Since \(x_i\) shows up twice in model (14.4), parameter interpretation are more complicated than in regular MLR models. \(\beta_1\), the coefficient for \(x_i\), can no longer be interpreted as the difference in average value of \(Y\) for a one-unit difference in \(x_i\) (adjusting for all other predictors). This is because a 1-unit change in \(x_i\) also means that there must be a difference in the \(x_i^2\) term. Because of this, in polynomial models it is common to not interpret the individual parameters. Instead, focus is on the overall model fit and estimated mean (or equivalently, predicted values).

### 14.5.2 Estimating Polynomial Models

To estimate coefficients for a polynomial model, quadratic (and higher-order) terms can be added directly to the model, like in (14.4). This can be accomplished in `R`

by adding the terms `I(x^2)`

to the model formula. (The `I()`

is necessary to indicate that you are performing a transformation of the variable `x`

).

**Example 14.7 **We can fit a quadratic model to the data from Example 14.6 by running the code:

```
<- lm(hwy~displ + I(displ^2), data=mpg)
mpg_quad summary(mpg_quad)
```

```
##
## Call:
## lm(formula = hwy ~ displ + I(displ^2), data = mpg)
##
## Residuals:
## Min 1Q Median 3Q Max
## -6.6258 -2.1700 -0.7099 2.1768 13.1449
##
## Coefficients:
## Estimate Std. Error t value Pr(>|t|)
## (Intercept) 49.2450 1.8576 26.510 < 2e-16 ***
## displ -11.7602 1.0729 -10.961 < 2e-16 ***
## I(displ^2) 1.0954 0.1409 7.773 2.51e-13 ***
## ---
## Signif. codes: 0 '***' 0.001 '**' 0.01 '*' 0.05 '.' 0.1 ' ' 1
##
## Residual standard error: 3.423 on 231 degrees of freedom
## Multiple R-squared: 0.6725, Adjusted R-squared: 0.6696
## F-statistic: 237.1 on 2 and 231 DF, p-value: < 2.2e-16
```

This yields estimated coefficients like usual, from which we can calculate the estimated model, make predictions, and more.

In practice, using polynomial terms directly in the model can lead to some stability issues due to correlation between the predictors. (The values of \(x\) are naturally highly correlated with the values of \(x^2\), \(x^3\), etc.) Instead, it’s better to use *orthogonal polynomials*. The mathematical details of creating orthogonal polynomials is outside the scope of this book, but they are easy to implement in R. Instead of including `x + I(x^2) + I(x^3)`

in the model formula, simply use `poly(x, 3)`

. The `poly()`

function creates the orthogonal polynomials for you, providing better stability in coefficient estimates and reducing the likelihood of typographical mistakes.

**Example 14.8 **In our fuel efficiency data example, we can fit an equivalent model using the code:

```
<- lm(hwy~poly(displ, 2), data=mpg)
mpg_quad_v2 summary(mpg_quad_v2)
```

```
##
## Call:
## lm(formula = hwy ~ poly(displ, 2), data = mpg)
##
## Residuals:
## Min 1Q Median 3Q Max
## -6.6258 -2.1700 -0.7099 2.1768 13.1449
##
## Coefficients:
## Estimate Std. Error t value Pr(>|t|)
## (Intercept) 23.4402 0.2237 104.763 < 2e-16 ***
## poly(displ, 2)1 -69.6264 3.4226 -20.343 < 2e-16 ***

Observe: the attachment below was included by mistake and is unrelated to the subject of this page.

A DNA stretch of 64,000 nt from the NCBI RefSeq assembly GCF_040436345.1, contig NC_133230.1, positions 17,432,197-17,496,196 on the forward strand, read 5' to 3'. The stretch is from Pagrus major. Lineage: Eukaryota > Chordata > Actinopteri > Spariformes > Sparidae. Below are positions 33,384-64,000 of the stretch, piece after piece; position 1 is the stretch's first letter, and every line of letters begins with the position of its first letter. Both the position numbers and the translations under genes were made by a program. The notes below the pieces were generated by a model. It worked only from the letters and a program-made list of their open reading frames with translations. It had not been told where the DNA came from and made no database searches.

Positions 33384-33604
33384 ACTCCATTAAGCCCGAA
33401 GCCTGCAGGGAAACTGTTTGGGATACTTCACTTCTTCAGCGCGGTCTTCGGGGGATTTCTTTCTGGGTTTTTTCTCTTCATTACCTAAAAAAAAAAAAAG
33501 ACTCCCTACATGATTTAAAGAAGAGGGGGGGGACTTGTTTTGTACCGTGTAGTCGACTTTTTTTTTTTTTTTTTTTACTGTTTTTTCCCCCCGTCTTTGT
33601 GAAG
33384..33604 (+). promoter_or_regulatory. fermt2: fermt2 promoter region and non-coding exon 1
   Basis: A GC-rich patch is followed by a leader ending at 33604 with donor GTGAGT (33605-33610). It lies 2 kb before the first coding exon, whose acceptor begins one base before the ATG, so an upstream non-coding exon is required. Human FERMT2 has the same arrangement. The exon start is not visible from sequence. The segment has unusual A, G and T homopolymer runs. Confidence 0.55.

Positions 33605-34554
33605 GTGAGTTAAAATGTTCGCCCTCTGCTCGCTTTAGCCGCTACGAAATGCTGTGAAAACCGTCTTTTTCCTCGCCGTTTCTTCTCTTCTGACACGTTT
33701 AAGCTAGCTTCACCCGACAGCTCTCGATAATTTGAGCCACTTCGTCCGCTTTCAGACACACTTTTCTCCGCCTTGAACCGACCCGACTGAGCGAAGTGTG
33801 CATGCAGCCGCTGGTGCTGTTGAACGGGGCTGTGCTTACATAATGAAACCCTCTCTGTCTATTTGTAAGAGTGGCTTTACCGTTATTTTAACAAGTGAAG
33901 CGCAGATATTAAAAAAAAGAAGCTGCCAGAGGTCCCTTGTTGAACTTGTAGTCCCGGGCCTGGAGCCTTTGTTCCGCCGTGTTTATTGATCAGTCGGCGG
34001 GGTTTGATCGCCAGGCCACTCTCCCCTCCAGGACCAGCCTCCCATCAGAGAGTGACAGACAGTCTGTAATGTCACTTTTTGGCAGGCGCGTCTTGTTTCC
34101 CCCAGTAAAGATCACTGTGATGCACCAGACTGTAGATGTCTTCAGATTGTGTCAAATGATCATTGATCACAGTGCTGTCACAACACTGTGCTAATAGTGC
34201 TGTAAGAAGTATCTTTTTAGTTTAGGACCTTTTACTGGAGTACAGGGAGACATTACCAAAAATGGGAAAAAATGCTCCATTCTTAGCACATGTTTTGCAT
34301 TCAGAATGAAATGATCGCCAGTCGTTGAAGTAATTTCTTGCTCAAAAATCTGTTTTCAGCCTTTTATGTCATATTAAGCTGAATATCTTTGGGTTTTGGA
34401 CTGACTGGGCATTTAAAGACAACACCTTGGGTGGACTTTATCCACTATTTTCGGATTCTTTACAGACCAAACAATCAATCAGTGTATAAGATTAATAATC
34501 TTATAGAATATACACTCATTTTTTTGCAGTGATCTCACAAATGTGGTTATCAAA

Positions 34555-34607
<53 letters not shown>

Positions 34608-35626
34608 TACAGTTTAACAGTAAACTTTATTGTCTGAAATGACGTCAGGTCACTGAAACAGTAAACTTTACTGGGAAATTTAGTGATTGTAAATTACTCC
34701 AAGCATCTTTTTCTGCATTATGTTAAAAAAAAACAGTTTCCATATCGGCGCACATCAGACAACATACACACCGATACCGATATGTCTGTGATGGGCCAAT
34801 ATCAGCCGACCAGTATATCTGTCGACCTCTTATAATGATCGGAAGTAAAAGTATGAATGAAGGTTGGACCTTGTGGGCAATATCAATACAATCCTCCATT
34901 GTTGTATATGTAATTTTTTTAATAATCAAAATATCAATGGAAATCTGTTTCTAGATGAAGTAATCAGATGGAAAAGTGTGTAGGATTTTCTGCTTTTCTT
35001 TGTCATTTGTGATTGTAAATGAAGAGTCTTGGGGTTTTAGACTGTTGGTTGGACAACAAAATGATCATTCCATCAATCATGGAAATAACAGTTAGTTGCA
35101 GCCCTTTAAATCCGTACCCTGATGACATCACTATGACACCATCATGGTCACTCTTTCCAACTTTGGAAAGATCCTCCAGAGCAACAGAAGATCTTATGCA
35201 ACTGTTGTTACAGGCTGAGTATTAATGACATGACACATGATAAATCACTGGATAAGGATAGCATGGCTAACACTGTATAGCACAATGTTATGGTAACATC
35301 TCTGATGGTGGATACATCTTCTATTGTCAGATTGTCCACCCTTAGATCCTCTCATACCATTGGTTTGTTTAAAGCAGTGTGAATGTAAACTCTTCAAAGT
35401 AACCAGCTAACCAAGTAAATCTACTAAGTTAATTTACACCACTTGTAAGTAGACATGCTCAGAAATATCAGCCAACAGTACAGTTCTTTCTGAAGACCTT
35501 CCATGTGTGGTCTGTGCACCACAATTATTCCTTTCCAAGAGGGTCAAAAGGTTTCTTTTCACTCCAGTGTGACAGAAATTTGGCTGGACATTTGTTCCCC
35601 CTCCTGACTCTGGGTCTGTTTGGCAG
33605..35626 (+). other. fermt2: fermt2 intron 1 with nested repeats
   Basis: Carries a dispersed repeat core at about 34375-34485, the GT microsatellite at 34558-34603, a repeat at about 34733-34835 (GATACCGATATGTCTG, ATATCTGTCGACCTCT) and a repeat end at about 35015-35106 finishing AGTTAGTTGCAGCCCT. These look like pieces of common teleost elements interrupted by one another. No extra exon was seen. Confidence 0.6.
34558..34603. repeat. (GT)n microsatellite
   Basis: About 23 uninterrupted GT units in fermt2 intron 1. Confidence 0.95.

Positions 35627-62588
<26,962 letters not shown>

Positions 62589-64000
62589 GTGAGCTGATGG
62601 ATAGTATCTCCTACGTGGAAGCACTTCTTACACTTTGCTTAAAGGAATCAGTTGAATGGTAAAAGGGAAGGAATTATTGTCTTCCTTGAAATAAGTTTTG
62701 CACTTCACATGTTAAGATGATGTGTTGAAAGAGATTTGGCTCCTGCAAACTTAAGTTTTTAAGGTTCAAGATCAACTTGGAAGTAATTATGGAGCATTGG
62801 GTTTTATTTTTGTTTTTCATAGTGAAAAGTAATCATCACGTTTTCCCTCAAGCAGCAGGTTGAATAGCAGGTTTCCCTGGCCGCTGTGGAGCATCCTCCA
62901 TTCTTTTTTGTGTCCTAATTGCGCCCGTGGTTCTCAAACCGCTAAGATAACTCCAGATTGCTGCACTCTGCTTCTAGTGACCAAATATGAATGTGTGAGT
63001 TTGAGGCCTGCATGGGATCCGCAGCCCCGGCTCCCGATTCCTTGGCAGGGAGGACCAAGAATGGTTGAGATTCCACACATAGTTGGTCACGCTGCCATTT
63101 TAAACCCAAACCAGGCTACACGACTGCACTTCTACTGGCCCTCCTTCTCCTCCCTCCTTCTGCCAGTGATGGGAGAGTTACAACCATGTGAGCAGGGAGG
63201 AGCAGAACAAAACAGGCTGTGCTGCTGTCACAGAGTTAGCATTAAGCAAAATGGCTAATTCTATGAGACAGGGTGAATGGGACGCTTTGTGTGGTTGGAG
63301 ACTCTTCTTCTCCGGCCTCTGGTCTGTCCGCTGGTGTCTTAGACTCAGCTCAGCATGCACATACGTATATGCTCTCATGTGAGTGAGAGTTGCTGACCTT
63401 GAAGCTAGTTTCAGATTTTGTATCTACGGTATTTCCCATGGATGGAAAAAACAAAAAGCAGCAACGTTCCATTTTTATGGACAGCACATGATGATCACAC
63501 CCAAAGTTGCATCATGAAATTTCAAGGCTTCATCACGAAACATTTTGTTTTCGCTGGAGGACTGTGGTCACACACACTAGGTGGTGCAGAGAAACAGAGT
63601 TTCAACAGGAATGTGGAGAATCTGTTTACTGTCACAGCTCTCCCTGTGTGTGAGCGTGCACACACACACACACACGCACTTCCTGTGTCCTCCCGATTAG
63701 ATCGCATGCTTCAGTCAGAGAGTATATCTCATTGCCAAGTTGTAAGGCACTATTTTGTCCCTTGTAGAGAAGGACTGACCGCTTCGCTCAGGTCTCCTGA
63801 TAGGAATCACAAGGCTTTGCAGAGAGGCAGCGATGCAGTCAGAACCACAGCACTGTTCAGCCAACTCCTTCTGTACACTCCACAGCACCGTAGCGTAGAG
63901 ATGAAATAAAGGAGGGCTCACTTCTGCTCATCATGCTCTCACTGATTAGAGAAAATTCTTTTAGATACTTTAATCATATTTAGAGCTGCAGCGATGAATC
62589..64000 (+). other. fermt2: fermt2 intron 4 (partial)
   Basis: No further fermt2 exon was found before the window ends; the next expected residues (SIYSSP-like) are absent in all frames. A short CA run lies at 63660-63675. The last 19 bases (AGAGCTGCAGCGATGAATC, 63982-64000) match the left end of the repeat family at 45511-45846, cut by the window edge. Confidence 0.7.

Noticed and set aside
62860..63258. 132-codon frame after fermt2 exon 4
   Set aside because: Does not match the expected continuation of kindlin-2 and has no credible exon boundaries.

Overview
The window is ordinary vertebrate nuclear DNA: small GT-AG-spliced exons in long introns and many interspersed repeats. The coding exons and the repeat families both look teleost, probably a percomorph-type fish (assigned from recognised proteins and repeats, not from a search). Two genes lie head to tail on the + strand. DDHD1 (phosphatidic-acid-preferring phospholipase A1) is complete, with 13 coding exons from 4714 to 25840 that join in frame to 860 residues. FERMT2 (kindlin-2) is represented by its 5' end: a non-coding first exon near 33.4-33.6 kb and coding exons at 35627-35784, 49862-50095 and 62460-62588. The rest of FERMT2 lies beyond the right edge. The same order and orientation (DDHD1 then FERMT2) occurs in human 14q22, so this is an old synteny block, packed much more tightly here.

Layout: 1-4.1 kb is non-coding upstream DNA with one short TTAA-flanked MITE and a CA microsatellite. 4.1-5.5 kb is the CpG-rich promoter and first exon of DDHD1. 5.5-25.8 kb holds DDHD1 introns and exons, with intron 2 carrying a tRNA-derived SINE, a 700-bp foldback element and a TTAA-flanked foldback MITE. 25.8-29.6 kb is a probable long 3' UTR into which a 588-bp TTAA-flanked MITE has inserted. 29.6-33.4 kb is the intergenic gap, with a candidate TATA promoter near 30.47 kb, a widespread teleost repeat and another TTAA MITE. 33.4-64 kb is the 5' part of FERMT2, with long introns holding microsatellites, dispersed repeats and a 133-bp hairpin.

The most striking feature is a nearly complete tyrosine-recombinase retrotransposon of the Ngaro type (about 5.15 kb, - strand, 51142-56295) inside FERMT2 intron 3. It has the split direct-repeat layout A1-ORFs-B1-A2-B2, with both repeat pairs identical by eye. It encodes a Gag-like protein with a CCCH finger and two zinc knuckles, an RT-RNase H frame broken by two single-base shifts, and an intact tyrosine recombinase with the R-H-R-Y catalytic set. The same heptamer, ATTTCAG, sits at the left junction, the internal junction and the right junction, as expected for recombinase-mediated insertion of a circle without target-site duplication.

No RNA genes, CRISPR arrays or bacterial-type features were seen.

## poly(displ, 2)2 26.6042 3.4226 7.773 2.51e-13 ***
## ---
## Signif. codes: 0 '***' 0.001 '**' 0.01 '*' 0.05 '.' 0.1 ' ' 1
##
## Residual standard error: 3.423 on 231 degrees of freedom
## Multiple R-squared: 0.6725, Adjusted R-squared: 0.6696
## F-statistic: 237.1 on 2 and 231 DF, p-value: < 2.2e-16
```

If we compare the output from the two models, we can see that the coefficient estimates differ. This is because the quadratic polynomial is being represented in two different (but mathematically equivalent) ways. The overall model fit is the same for both models, which we can see in the identical values for \(\hat\sigma\), \(R^2\), and Global \(F\) statistic. The fit from both model is plotted in Figure 14.10.

### 14.5.3 Testing in Polynomial Models

Like with interaction models, hypothesis testing in polynomial models requires some care when setting up appropriate null hypotheses. When considering which parameters to test, we want to keep an important rule in mind: **lower-order terms must always remain in the model.**

This means, if we have a quadratic model like (14.4), then we could test \(H_0: \beta_2 = 0\), but we would not want to test \(H_0: \beta_1 =0\). Removing the lower order terms (e.g. \(x\)) but leaving higher-order terms (e.g., \(x^2\)) puts strong mathematical constraints on what remains, in a manner similar to fitting an SLR model but forcing the intercept to be zero.

This means the following hypothesis tests are valid for an MLR model with polynomial terms:

- Testing only the highest order \(x\) terms
- Testing
*all*of the \(x\) terms - Testing some of the \(x\) terms, starting with the highest order term and including the next lower-order terms from there.

In the case of the model \[\begin{equation} Y_i = \beta_0 + \beta_1 x_i + \beta_2 x_i^2 + \beta_3x_i^2 + \epsilon_i. \tag{14.4} \end{equation}\] this means the following tests are appropriate:

- \(H_0: \beta_3 = 0\)
- \(H_0: \beta_1 = \beta_2 = \beta_3 = 0\)
- \(H_0: \beta_2 = \beta_3 = 0\)

Like with other MLR models, these hypotheses can be tested using a T test, Global F-test, and Partial F-test, respectively.